For example, my list includes gardening, working on my bonsai, painting, playing a board game with Bella, playing with the dog, doing a short yoga session, going for a walk, going to the beach, playing music, writing, and much more.
These are the types of things that all of us tend to say that they don’t have time for, and yet, if we spend more than 3 hours looking at things on our phones and many more hours watching television (that we weren’t even that enthused with), how honest is that appraisal? And how much more could we get out of life by doing things that we actually love rather than doing things that simply strip our valuable time away from us?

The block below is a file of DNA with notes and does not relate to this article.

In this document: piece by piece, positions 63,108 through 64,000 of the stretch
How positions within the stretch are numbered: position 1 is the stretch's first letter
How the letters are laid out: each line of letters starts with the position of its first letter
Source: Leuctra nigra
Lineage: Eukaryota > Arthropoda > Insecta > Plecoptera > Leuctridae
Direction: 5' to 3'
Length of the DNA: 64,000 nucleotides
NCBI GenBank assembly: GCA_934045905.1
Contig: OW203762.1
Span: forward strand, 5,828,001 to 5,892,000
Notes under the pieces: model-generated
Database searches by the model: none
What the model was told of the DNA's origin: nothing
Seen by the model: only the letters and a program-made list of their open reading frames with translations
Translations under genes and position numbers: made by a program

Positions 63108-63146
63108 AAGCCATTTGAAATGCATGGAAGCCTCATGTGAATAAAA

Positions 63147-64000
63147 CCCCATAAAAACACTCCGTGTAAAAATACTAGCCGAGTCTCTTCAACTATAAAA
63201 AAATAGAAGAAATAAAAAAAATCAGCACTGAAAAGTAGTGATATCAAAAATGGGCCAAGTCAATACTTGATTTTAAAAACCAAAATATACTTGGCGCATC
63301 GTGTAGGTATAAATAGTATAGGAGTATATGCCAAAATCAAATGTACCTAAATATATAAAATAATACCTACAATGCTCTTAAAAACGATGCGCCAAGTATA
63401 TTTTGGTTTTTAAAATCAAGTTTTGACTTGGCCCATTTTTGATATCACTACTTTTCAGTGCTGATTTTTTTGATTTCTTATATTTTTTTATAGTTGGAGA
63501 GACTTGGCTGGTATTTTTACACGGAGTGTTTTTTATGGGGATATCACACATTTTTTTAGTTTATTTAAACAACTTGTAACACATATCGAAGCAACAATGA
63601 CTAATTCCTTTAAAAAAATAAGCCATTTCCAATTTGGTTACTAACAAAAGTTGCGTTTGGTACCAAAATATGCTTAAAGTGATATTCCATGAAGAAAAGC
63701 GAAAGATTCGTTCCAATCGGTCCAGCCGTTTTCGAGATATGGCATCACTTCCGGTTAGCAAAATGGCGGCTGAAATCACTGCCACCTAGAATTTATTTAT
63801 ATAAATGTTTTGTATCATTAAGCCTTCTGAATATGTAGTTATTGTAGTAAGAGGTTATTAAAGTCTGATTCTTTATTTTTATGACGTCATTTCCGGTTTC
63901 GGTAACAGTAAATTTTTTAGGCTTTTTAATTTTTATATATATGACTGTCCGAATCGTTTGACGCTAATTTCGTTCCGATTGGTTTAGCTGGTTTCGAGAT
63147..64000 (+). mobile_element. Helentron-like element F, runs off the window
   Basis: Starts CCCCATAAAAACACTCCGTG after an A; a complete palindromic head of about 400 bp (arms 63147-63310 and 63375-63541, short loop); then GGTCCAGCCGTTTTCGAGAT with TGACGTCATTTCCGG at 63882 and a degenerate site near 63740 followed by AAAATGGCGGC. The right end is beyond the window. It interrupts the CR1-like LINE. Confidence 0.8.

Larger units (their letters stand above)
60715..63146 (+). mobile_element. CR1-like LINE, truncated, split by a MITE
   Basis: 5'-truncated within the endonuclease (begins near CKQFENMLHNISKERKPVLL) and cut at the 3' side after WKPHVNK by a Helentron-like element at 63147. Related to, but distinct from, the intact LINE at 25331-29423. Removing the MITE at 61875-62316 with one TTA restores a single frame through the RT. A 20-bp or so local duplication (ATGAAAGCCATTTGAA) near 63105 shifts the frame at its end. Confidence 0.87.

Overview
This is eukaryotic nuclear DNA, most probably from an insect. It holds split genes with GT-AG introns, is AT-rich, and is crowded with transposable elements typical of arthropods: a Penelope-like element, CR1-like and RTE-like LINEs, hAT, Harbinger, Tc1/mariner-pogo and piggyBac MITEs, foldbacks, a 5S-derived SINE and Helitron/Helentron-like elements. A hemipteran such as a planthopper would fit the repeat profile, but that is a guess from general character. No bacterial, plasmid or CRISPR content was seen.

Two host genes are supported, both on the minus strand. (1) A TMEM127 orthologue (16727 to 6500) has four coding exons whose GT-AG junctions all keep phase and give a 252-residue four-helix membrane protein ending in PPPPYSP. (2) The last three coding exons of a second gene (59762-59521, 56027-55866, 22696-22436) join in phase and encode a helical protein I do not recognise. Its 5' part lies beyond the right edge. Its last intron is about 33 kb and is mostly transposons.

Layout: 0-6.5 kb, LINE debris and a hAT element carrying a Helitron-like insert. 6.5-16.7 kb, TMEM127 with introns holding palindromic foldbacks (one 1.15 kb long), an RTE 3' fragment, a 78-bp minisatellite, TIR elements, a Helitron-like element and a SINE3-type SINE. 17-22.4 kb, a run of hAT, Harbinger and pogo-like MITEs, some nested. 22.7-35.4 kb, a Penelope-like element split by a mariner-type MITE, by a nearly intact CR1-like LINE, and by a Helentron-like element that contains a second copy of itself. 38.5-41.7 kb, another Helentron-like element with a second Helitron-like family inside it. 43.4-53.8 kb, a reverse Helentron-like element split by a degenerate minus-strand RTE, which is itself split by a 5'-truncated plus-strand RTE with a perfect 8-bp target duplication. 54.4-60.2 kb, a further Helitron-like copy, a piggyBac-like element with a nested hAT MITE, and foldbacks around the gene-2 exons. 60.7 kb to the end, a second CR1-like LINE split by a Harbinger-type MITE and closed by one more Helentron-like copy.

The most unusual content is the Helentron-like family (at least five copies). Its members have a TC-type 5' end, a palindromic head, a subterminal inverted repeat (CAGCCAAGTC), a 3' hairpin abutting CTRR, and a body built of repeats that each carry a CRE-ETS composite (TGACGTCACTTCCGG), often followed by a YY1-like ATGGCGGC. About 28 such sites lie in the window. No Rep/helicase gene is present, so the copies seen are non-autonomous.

Another great tactic is to commit to stopping and breathing and taking a few moments (or even do a short mindfulness meditation) to consider why we’re anxious, to reset into the moment, and then to decide powerfully and purposefully to doing something that we love, at that moment.
Of course, we also need time to occasionally veg out, and that’s not a problem at all. The key is to have that type of ‘Netflix and chill’ time on purpose because you need to be distracted and to not ‘do’ anything else, not to default to this because you forgot what you really want to be doing…